CR/NCR gives students the option of receiving a credit if their mark is above 50 per cent, while a LWD appears on your transcript and no credit is given. These options protect your GPA from irreversible harm if you haven’t done your best in a course. By offering students significant breathing room in U of T’s academically-focused environment, these remind all of us that it is okay to slip up and make mistakes.
The LWD and CR/NCR options can also encourage students to expand their breadth of course selections, and explore other areas of interest, while protecting their GPA if the courses are out of their academic comfort zone.
However, these options are not always freely taken up by students. In an academic environment where expectations for excellence are high and everyone around you seems to be battling it out for a gold star on their transcript, it may feel impossible to admit that you’re not doing well. However, it’s important to keep in mind that pushing through to the end of the semester and turning each course into a competition will end up hurting us in the end.
The toxic attitude which equates stress to success often goes unaddressed at U of T and it can lead some students to regard lower grades as inexcusable.
Feeling overwhelmed, some students may push themselves too far, and suffer physical and mental health consequences as a result of sleep deprivation, stress, and unhealthy eating habits. This should never happen. Doing your best means doing what’s best for you, and that means recognizing when coursework has become too overwhelming.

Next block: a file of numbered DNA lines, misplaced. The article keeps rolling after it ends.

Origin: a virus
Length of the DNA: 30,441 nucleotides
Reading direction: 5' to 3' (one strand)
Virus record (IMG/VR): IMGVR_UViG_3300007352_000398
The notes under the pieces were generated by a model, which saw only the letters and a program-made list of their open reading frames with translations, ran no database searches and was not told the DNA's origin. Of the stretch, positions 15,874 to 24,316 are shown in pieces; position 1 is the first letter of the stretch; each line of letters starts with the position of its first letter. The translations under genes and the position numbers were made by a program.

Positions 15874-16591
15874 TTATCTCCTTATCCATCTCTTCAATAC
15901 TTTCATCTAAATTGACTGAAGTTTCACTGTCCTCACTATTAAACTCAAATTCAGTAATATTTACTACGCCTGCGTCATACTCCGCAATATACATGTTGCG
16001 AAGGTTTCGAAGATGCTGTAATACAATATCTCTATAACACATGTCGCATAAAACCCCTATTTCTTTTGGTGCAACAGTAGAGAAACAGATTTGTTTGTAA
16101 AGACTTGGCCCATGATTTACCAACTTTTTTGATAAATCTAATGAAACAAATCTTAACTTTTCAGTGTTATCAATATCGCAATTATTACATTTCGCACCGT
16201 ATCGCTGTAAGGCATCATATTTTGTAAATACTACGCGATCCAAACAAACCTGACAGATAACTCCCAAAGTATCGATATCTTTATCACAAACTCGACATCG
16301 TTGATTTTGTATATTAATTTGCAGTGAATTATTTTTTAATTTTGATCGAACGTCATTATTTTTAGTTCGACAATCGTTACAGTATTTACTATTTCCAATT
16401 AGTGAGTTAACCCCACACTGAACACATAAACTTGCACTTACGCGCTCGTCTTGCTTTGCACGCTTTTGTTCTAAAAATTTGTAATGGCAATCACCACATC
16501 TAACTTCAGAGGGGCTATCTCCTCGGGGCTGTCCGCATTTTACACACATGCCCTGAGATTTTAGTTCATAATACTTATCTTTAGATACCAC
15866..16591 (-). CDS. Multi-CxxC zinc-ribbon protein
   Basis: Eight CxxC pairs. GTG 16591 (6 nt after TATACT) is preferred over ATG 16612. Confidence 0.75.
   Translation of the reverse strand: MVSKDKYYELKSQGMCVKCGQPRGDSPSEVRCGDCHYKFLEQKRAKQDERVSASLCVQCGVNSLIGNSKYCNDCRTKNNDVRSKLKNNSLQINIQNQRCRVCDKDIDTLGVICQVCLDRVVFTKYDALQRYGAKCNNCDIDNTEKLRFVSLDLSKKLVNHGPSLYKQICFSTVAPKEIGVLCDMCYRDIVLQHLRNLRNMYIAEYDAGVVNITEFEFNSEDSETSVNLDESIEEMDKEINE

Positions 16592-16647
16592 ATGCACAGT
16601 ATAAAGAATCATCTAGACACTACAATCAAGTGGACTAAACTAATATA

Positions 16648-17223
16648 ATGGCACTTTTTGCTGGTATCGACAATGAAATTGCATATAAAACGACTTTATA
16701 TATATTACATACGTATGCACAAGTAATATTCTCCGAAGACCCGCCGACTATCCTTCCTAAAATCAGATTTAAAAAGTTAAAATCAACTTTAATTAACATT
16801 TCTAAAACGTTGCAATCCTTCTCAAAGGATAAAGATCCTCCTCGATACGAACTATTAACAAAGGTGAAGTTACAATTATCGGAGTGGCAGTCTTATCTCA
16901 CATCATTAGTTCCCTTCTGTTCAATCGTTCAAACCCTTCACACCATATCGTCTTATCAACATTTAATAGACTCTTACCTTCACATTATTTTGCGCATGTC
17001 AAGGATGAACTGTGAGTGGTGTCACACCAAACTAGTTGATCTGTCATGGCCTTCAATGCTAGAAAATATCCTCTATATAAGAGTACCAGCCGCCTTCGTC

However, for some students, choosing to use LWD or CR/NCR may feel like giving up or showing weakness. There is a stigma that surrounds these options. They can be seen as blemishes on an otherwise flawless transcript or even as academic failure.
This is a fundamental misrepresentation of the choice to use these options, which is evidence of the impacts of a toxic academic culture that prioritizes academic success over well-being.
Choosing these options should be seen as a natural part of our academic journey.
In September, yet another student died at U of T. Normalizing the use of these options, and establishing a more supportive academic environment, is especially necessary to combat the ongoing mental health crisis on campus.
We must also understand that education should be a space for positive growth, and deconstructing a toxic academic environment starts with the understanding that there is no one way to go through university. Members of our community should not have to feel restricted by a pressure to succeed in a predetermined path that is not for everyone.
For instance, finishing school in four years is unrealistic for many students, especially those from lower-income backgrounds who often work to support themselves throughout school and take lower course loads.
Only by embracing non-linear educational paths can we build a university that works for everyone. Destigmatizing LWD and CR/NCR will go a long way to this end.
Mélina Lévesque is a fourth-year Anthropology and Political Science student at Victoria College.